“Ghost Ship 0.5%” is an aromatic and fruity pale ale with caramel and tropical fruits in the aroma and flavour. Find out how it’s made, plus get tasting notes, ingredients and key nutritional info including calories, carbs and sugar.
If you love your alcohol-free drinks, you might be wondering why so few traditional breweries are producing low-alcohol and non-alcoholic beers when the popularity of alcohol-free drinks seems to be growing by the day.
It’s true that more of us are swapping normal-strength beer for alcohol-free brews. Yet these still only account for about 1 in 100 of all pints drunk in the UK. So it’s a still a small market for a product that often demands specific expertise and resources to get right.
Hence why it’s the specialist low and no alcohol start ups like Nirvana, Infinite Session and Big Drop that are leading the way. Meanwhile, traditional breweries that have entered the alcohol-free market are producing mixed results when it comes to brewing non-alcoholic beer.
Adnams, a mid-sized regional brewery based in Suffolk, recently launched an alcohol-free beer to go alongside its full-strength range. Unlike the traditional breweries like St Peter’s, Brewdog, Leeds Brewery and Thornbridge that have dabbled with non-alcoholic beers, it chose to make an alcohol-free version of a current beer rather than concoct a brand new one.
The result is “Ghost Ship 0.5%”, a low alcohol version of its popular pale ale of the same name. And it really is the same beer – unlike breweries that halt fermentation early or use a yeast that doesn’t produce much alcohol to make their alcohol-free beers, Adnams takes the full-strength beer and filters out the alcohol.
Of course, there’s a bit more to it than that with lots of tech and science involved in removing the alcohol without negatively affecting the flavour. The beer is also dry hopped, which normally means more hops are added after fermentation, presumably after the alcohol is removed in Ghost Ship’s case. Otherwise, it’s the same as its alcoholic sibling, made with locally grown malt and Cascade, Chinook and Citra hops.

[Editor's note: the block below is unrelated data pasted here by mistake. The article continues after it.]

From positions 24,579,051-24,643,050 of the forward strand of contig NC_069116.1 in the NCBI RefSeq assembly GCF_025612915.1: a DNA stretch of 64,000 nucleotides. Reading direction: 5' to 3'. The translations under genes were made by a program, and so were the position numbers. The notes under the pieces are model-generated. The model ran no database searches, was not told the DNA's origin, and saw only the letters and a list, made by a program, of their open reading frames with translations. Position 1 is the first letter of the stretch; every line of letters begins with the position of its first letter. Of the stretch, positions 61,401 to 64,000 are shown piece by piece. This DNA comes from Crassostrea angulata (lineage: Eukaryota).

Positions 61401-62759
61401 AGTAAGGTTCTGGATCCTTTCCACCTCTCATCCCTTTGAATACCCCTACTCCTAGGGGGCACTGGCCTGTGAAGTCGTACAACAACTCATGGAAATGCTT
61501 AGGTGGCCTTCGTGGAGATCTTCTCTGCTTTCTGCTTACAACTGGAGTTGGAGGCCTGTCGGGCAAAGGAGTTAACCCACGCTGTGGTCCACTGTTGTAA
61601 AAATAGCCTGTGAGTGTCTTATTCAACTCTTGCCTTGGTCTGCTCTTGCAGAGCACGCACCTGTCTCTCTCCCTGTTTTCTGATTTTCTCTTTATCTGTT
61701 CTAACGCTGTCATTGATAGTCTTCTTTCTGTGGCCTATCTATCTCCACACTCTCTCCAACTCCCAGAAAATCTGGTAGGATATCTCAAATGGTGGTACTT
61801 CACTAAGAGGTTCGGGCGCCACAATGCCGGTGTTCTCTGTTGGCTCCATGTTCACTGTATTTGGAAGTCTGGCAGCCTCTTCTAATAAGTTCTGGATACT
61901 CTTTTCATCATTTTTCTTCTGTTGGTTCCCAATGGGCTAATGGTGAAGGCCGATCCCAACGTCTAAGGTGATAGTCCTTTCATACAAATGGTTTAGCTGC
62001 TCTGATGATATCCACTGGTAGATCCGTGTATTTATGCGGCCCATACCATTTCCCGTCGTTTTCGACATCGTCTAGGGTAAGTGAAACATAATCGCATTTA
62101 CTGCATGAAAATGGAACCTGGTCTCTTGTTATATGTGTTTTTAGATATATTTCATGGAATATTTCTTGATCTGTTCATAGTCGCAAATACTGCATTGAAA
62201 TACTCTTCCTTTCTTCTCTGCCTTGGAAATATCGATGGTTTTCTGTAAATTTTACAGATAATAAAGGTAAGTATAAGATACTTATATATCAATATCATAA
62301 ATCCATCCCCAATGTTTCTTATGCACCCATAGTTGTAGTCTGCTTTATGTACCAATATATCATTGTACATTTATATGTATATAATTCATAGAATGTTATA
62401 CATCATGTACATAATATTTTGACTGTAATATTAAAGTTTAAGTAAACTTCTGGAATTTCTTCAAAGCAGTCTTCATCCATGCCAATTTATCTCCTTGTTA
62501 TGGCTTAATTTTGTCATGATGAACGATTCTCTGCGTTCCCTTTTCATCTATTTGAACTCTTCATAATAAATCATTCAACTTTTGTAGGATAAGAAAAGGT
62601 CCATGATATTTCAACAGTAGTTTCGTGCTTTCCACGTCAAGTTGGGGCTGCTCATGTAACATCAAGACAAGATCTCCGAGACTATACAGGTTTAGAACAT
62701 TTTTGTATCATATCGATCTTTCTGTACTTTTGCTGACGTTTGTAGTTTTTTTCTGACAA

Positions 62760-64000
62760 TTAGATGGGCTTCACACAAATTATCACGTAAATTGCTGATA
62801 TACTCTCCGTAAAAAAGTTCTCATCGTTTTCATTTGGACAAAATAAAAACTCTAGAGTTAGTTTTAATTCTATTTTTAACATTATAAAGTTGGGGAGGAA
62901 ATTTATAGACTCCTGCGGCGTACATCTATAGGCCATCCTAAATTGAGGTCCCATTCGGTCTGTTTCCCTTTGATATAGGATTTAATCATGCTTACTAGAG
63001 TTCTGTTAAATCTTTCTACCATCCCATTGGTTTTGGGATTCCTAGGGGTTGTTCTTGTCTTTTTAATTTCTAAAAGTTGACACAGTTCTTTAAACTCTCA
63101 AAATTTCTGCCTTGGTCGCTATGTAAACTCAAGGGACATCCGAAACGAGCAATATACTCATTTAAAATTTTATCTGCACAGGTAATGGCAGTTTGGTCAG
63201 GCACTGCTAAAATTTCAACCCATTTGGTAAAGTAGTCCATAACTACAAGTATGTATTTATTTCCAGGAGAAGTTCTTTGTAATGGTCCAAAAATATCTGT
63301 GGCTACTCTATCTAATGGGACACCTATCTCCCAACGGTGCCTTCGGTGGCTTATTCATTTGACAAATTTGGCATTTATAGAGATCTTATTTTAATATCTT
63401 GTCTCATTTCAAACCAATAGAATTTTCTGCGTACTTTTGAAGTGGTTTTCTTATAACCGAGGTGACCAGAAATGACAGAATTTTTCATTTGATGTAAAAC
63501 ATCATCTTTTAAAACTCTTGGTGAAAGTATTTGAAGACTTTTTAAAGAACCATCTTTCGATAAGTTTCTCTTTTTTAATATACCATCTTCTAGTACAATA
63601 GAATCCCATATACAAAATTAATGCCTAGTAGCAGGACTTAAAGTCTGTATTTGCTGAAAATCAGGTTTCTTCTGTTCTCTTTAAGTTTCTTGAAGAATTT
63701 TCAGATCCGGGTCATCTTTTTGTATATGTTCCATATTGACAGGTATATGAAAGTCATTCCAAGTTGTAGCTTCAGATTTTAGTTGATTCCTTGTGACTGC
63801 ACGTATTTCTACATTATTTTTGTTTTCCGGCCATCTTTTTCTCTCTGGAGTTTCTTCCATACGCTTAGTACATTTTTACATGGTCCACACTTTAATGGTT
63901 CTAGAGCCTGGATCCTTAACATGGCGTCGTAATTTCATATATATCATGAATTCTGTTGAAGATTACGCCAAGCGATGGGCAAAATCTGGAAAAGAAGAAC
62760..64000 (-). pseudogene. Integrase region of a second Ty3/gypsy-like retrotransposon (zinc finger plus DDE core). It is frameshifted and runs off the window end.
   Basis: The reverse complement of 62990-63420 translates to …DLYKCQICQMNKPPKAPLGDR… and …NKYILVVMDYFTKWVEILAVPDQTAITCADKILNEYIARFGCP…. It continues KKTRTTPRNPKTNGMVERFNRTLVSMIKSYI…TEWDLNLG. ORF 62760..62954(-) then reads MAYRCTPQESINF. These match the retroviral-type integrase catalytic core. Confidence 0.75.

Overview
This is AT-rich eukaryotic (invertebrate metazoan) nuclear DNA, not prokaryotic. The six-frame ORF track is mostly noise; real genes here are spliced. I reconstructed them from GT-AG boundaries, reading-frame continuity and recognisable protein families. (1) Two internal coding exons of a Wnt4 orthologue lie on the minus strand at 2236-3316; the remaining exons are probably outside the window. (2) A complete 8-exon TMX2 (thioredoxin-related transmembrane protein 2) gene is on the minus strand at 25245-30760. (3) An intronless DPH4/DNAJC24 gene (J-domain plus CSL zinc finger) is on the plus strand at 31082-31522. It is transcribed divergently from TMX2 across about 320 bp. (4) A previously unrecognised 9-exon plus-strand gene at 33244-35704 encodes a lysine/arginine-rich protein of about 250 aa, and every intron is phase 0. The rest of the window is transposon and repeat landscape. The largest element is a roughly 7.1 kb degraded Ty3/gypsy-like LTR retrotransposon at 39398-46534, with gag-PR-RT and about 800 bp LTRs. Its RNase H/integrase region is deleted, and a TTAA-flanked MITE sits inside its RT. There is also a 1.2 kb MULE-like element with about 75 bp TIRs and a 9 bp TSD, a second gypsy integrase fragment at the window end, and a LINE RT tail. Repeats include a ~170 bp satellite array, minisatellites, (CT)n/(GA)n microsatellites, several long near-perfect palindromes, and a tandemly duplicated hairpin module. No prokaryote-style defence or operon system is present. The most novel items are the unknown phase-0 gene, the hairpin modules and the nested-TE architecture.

Like the 4.5% version, it’s pretty easy to get hold of, either on tap in one of the brewery’s 70 pubs or in can and bottle in many major supermarkets. It’s already won a bronze medal in the World Beer Awards’ low and no alcohol category.
Ghost Ship 0.5% pours a tawny-amber colour and looks like a classic bitter in the glass. It’s lightly carbonated for a bottled beer, so only has a slim head. But it leaves a satisfying trail of lacing down the glass as you sip.
The tropical fruit aromas – possibly mango – from those hops hit you full on instantly. There’s also a little citrus in there and a little caramel, which borders on being savoury. It goes surprisingly well with the tropical aromas.
Although lightly carbonated, it’s much fizzier than a cask ale as you’d expect. But it doesn’t feel gassy. The body’s good and could easily rival a full-strength beer for mouthfeel.
There’s some rye in the malt bill in this beer, which could explain the pleasant dry finish that leaves you wanting to drink a little more.
On tasting, there’s a touch of fruitiness in the flavour, which combines well with the tropical fruits in the aroma. However, this is overpowered by the high bitterness that seems to get more intense the more you drink.
A little more caramel flavour from the malts and a little more sweetness would have been more welcome. But there’s still enough variety in the flavour to keep things interesting.
Ghost Ship 0.5% is a solid non-alcoholic beer, with a lovely aroma and body and a decent flavour. It might even appeal to drinkers seeking a non-alcoholic alternative to an English bitter, despite the US-influence on the hop front.
You could even argue that it’s just as good as, if not better than, the original bottled Ghost Ship – I struggled to tell the difference when I did a comparison.
The main difference is the smell, with the alcohol-free version showcasing more intense aromas, possibly due to more hops being added after alcohol removal. Those hops also bring more bitterness to the alcohol-free beer, making up for the subtle bitter taste that alcohol brings to the original Ghost Ship.